US President Biden announced on Wednesday that he plans to send 31 M1 Abrams tanks to Ukraine, reversing the government’s longstanding opposition to requests from Kyiv for the sophisticated but high-maintenance vehicles.
Biden said in White House remarks that this U.S. support is about helping Ukraine “defend its sovereignty” and that sending in tanks does not mean it is an “offensive threat.”
Biden’s announcement came after Germany confirmed earlier Wednesday that it would send 14 Leopard 2 tanks from its own stocks to Ukraine. The two nations appeared to be at a standoff as German officials pointed out that Berlin would only send its Leopard 2 tanks to Ukraine if the US sent the M-1 Abrams tanks.
If you’re reading along, here’s what you should know about today’s developments:
Why this matters: NATO Secretary General Jens Stoltenberg told CNN’s Kate Bolduan on At This Hour on Wednesday that the tanks will “significantly strengthen” Kiev’s combat capabilities. Ukrainian President Volodymyr Zelenskyy has repeatedly pleaded with Western allies for modern tanks as his country prepares for an expected major Russian counteroffensive in the spring.
As both the US and Germany have pledged to send tanks to Ukraine, other countries, particularly those with German-made tanks, have also announced frontline contributions. CNN cannot confirm the total number of Leopard 2 tanks to be delivered, but pledges made so far by several countries mean that the Ukrainian military is ready to receive dozens of the tanks. Germany’s largest ruling party announced on Wednesday that Ukraine’s western allies will send the country a total of around 80 Leopard 2 main battle tanks.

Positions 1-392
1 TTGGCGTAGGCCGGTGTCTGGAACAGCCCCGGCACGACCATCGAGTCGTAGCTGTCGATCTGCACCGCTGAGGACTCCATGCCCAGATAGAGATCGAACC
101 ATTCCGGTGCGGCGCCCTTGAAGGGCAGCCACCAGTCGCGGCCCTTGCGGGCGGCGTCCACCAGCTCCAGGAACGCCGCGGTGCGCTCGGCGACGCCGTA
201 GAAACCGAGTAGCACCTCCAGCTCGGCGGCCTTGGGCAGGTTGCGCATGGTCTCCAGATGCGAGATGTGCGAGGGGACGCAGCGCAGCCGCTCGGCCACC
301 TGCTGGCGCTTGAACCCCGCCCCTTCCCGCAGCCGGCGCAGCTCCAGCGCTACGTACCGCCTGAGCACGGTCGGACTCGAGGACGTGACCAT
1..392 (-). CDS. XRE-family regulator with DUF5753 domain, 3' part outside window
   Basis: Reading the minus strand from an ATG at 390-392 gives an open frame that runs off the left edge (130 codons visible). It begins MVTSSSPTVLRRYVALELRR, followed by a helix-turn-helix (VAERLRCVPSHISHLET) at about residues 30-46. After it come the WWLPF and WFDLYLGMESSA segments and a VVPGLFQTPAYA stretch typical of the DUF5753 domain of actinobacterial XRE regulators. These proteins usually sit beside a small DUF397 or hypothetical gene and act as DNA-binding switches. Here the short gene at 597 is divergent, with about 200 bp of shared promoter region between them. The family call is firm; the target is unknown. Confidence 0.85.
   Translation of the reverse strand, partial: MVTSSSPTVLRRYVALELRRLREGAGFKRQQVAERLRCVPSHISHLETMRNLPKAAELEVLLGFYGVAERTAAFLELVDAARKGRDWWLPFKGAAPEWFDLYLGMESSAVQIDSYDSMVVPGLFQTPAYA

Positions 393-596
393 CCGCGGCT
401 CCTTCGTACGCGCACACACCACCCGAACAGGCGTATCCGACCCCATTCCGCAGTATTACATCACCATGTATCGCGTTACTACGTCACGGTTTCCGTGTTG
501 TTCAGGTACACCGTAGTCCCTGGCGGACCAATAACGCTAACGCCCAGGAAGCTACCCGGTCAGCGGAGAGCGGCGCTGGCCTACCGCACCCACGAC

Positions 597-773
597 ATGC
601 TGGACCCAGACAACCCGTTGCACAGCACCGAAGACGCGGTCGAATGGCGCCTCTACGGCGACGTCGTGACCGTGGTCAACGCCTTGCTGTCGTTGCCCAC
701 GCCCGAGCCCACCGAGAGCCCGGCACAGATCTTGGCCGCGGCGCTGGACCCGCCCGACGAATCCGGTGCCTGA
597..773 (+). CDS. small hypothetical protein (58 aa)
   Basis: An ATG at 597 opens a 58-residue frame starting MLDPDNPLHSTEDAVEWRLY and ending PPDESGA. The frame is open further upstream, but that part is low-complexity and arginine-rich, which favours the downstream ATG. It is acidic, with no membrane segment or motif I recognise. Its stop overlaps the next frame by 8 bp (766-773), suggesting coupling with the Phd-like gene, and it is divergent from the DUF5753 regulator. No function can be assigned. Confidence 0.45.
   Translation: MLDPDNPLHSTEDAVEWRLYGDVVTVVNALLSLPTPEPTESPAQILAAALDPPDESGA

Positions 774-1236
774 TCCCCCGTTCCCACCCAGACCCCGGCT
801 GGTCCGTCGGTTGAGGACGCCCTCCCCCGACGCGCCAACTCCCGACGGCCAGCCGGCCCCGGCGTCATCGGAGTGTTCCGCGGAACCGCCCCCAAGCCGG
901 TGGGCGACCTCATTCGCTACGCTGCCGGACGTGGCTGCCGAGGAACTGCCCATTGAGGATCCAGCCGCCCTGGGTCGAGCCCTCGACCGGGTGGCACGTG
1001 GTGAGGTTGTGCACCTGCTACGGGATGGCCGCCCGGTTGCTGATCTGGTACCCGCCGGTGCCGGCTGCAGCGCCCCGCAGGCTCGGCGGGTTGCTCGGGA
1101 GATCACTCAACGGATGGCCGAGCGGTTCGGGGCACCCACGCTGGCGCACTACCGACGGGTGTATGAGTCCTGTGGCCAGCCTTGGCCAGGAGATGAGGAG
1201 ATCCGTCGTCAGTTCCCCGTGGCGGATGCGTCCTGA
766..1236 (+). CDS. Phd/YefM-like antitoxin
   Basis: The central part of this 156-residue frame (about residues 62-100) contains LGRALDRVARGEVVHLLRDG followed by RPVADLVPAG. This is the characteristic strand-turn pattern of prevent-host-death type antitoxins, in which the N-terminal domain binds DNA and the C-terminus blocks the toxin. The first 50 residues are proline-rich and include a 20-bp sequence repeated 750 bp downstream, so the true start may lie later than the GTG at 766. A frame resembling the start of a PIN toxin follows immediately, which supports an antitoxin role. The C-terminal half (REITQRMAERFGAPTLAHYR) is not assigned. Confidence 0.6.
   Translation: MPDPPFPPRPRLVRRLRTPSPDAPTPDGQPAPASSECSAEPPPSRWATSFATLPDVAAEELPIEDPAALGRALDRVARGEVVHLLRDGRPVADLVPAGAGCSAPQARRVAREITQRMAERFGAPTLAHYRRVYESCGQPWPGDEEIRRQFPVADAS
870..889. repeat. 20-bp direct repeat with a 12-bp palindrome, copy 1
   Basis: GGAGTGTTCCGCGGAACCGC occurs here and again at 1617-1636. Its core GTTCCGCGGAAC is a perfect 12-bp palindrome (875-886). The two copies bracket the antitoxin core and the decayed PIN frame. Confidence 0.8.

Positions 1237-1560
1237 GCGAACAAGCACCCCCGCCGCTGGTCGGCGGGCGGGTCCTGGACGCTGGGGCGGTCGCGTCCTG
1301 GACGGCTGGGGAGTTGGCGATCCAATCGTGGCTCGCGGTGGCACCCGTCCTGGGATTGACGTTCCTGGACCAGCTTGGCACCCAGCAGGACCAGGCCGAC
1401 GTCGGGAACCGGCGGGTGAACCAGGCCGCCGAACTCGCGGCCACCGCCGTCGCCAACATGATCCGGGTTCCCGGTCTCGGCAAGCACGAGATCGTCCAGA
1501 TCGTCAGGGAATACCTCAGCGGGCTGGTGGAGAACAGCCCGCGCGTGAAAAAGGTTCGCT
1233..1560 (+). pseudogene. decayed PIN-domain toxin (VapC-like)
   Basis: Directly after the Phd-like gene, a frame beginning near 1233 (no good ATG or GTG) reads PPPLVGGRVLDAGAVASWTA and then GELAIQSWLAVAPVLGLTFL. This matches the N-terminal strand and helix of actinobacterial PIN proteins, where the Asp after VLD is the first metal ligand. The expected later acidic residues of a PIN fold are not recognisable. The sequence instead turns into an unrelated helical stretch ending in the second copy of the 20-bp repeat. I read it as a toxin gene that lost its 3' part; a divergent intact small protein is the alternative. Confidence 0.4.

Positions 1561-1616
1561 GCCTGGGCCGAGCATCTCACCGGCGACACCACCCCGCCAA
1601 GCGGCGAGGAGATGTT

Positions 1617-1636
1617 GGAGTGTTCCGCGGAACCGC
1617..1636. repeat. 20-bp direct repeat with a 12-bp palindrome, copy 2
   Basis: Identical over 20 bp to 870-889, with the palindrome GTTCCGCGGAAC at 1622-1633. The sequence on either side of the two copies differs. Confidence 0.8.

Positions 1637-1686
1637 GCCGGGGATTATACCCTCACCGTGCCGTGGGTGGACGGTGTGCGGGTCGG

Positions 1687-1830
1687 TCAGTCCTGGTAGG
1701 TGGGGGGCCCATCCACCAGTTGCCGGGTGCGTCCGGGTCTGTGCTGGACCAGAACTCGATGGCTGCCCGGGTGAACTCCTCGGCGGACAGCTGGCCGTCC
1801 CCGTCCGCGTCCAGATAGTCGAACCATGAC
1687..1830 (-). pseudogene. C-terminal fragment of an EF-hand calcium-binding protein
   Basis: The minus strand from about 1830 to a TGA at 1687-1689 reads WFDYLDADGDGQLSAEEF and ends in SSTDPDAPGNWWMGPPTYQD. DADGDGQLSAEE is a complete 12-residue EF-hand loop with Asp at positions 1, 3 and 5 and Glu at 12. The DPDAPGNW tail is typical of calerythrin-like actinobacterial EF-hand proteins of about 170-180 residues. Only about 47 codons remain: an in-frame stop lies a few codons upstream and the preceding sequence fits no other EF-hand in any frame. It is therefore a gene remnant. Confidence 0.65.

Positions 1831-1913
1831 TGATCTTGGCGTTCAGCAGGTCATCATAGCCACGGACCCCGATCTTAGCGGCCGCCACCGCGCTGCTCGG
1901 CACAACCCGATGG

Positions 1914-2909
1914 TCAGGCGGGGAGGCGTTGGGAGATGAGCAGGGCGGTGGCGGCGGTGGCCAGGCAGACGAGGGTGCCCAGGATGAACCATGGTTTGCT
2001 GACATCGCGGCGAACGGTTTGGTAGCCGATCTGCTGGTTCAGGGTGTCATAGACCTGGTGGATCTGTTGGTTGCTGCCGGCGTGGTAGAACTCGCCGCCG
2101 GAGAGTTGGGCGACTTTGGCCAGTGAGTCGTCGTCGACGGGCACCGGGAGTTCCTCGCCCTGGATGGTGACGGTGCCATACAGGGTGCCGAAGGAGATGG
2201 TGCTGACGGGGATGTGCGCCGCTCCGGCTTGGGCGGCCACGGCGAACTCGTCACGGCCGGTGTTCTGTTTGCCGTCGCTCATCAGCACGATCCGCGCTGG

Why send tanks now: The delivery of Leopard 2 tanks to Ukraine will provide the Kiev Armed Forces with a modern and powerful military vehicle ahead of a possible Russian spring offensive. It will also come as a blow to the Kremlin, which has seen a growing campaign to equip Ukrainian troops with high-tech combat systems as Russia’s ground war nears the one-year mark.
Leading up to Biden’s announcement, senior US officials framed the decision as an investment in Ukraine’s “long-term capabilities,” an indication that the government is looking well into the future for the now 11-month war. Ukraine hopes the new tanks can help it retake territory captured by Russia, including in Donbass. This could also include Crimea, the peninsula annexed by Russia in 2014.
Possible challenges: The Abrams tanks will take months to arrive, senior Biden administration officials have said, and they will require extensive training of Ukrainian troops on how to operate and maintain them. The US has to manage complicated supply chains for the components required for the tanks.
The procurement process will take months, officials said, although Germany’s leopards will arrive shortly. Meanwhile, the US will begin a “comprehensive training program” for Ukrainians on the Abrams, which will require significant maintenance once deployed. The training takes place outside of Ukraine.
Portugal’s foreign minister said Wednesday it would take two to three months for Western-donated Leopard 2 tanks to be fully operational in Ukraine.
Watch CNN’s Jim Sciutto break down the latest on the tanks:
CNN’s Kevin Liptak, Stephanie Halasz, Sophie Tanno, and Sugam Pokharel contributed to this post.